The Fantastically Tiny Amount Spotify Pays Artists Per Song (CHARTS)

Business Insider
Analyzing the top news stories across the web
Dec. 5 2013 3:23 PM

The Fantastically Small Amount Spotify Pays Artists Per Song

186756379
Brandy Clark probably made a lot more money from this performance than when her songs are streamed on Spotify.

Photo by Rick Diamond/Getty Images for Spotify

This post originally appeared in Business Insider.

Advertisement

Each time Spotify plays a song, your favorite singer or band gets as little as 0.6 cents, the company said.

At that rate, a song would need to be played 166 times for the artist to earn $1 in royalties (100 cents divided by 0.6 = 166).

The info comes from a fascinating—and hugely welcome—article Spotify published on its revenue model. In a single post, Spotify has done more to demystify artist royalties in streaming music than Pandora and Apple have ever done, combined.

But before you get angry at the fantastically tiny amount of cash that bands get for each song, remember that those fractions of pennies add up.

This is Spotify's revenue picture (below). The company says it has 6 million users paying $9.99 (or £9.99 or €9.99) in 2013: That would imply its gross revenues from users are somewhere north of $720 million annually:

131205_bi_spotify1

Spotify

The company also said it will pay out $500 million in royalties this year:

131205_bi_spotify2

Spotify

Spotify says it pays 70 percent of its gross revenue in royalties to artists. Again, that would put Spotify's annual revenue from users at around $720 million. (Spotify didn't talk about advertising revenue, which it generates on top of that.)

In terms of per-song fees, Spotify said: "Recently, these variables have led to an average 'per stream' payout to rights holders of between $0.006 and $0.0084."

Here is how that breaks down for artists over time (below). Spotify has also projected future revenue for artists if the service grows to 40 million paid subscribers:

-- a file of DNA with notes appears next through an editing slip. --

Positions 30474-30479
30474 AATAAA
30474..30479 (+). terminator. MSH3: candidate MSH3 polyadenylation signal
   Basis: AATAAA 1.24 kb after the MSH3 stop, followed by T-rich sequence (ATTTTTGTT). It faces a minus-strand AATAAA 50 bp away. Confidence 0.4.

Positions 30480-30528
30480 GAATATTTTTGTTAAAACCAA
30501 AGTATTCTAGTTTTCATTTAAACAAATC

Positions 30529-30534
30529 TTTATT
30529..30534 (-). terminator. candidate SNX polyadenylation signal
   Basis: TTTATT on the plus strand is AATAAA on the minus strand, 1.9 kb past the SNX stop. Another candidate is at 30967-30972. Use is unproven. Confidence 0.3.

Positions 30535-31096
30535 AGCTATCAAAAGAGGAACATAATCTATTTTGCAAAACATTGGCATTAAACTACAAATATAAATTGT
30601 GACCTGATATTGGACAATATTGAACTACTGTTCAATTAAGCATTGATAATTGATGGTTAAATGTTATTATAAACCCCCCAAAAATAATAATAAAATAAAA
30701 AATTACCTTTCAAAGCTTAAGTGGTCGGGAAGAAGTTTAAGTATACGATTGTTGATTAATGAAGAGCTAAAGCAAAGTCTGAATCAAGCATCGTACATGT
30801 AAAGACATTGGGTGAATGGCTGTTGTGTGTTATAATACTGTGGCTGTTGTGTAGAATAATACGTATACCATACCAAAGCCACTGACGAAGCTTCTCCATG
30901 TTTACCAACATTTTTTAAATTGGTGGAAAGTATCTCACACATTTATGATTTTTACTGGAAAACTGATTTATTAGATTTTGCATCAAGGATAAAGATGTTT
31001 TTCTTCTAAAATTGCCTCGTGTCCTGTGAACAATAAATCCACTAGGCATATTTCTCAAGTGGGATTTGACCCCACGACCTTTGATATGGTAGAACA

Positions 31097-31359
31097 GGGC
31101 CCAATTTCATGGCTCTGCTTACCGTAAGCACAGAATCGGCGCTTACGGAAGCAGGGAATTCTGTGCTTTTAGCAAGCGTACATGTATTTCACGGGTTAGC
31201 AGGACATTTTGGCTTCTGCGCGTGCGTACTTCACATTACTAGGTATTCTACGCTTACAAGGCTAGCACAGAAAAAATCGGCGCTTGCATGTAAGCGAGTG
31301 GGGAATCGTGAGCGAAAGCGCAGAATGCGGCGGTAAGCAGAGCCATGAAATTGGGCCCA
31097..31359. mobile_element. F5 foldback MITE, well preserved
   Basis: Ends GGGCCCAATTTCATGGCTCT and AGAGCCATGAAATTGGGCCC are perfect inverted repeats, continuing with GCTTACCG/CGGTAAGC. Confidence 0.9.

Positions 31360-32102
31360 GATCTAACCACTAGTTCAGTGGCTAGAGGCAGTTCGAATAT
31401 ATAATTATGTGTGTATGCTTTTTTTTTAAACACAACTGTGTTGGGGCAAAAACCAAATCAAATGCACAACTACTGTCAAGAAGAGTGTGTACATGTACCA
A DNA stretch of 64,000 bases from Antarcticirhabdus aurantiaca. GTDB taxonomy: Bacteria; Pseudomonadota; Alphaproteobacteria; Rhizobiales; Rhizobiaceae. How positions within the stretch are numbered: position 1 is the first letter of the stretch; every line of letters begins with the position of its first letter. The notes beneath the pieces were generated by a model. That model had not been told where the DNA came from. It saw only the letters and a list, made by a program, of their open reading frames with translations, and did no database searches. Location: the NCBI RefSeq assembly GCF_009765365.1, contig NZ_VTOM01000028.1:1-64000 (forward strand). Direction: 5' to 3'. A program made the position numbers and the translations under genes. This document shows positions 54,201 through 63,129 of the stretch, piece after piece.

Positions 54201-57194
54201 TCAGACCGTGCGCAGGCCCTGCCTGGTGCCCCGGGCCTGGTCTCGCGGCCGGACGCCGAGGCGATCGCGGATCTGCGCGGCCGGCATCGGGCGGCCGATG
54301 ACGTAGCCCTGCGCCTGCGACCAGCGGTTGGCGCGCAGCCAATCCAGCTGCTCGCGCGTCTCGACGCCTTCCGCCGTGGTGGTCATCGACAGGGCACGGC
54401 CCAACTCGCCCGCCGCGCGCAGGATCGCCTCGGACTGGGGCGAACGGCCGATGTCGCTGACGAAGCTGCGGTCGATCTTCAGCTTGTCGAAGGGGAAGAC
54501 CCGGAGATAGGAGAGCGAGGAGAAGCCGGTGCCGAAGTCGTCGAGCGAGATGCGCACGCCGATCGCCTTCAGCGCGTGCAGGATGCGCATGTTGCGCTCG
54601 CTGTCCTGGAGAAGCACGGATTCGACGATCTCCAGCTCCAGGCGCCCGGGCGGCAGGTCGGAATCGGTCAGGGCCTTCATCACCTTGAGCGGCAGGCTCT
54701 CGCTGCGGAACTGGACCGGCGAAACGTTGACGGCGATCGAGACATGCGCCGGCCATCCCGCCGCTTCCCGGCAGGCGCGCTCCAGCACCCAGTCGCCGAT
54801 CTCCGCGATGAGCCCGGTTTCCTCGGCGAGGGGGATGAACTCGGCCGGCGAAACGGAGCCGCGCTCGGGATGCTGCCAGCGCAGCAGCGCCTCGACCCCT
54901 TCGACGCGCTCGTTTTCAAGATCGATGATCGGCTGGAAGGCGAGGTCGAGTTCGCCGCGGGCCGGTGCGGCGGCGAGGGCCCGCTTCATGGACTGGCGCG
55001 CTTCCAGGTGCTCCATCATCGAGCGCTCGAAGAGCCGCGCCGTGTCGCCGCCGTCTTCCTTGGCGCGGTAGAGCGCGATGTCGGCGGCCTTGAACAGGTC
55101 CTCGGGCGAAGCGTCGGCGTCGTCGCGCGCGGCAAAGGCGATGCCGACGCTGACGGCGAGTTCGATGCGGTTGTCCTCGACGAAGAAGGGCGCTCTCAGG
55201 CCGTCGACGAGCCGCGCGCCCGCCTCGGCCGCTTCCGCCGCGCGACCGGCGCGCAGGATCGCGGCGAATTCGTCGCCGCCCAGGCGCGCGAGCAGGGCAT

131205_bi_spotify3

Spotify

Jim Edwards is a deputy editor at Business Insider. Follow him on Twitter.

TODAY IN SLATE

Politics

The Irritating Confidante

John Dickerson on Ben Bradlee’s fascinating relationship with John F. Kennedy.

My Father Invented Social Networking at a Girls’ Reform School in the 1930s

Renée Zellweger’s New Face Is Too Real

Sleater-Kinney Was Once America’s Best Rock Band

Can it be again?

The All The President’s Men Scene That Captured Ben Bradlee

Medical Examiner

Is It Better to Be a Hero Like Batman?

Or an altruist like Bruce Wayne?

Technology

Driving in Circles

The autonomous Google car may never actually happen.

The World’s Human Rights Violators Are Signatories on the World’s Human Rights Treaties

How Punctual Are Germans?

  News & Politics
The World
Oct. 21 2014 11:40 AM The U.S. Has Spent $7 Billion Fighting the War on Drugs in Afghanistan. It Hasn’t Worked. 
  Business
Moneybox
Oct. 21 2014 5:57 PM Soda and Fries Have Lost Their Charm for Both Consumers and Investors
  Life
The Vault
Oct. 21 2014 2:23 PM A Data-Packed Map of American Immigration in 1903
  Double X
The XX Factor
Oct. 21 2014 1:12 PM George Tiller’s Murderer Threatens Another Abortion Provider, Claims Right of Free Speech
  Slate Plus
Behind the Scenes
Oct. 21 2014 1:02 PM Where Are Slate Plus Members From? This Weird Cartogram Explains. A weird-looking cartogram of Slate Plus memberships by state.
  Arts
Behold
Oct. 21 2014 12:05 PM Same-Sex Couples at Home With Themselves in 1980s America
  Technology
Future Tense
Oct. 21 2014 4:14 PM Planet Money Uncovers One Surprising Reason the Internet Is Sexist
  Health & Science
Climate Desk
Oct. 21 2014 11:53 AM Taking Research for Granted Texas Republican Lamar Smith continues his crusade against independence in science.
  Sports
Sports Nut
Oct. 20 2014 5:09 PM Keepaway, on Three. Ready—Break! On his record-breaking touchdown pass, Peyton Manning couldn’t even leave the celebration to chance.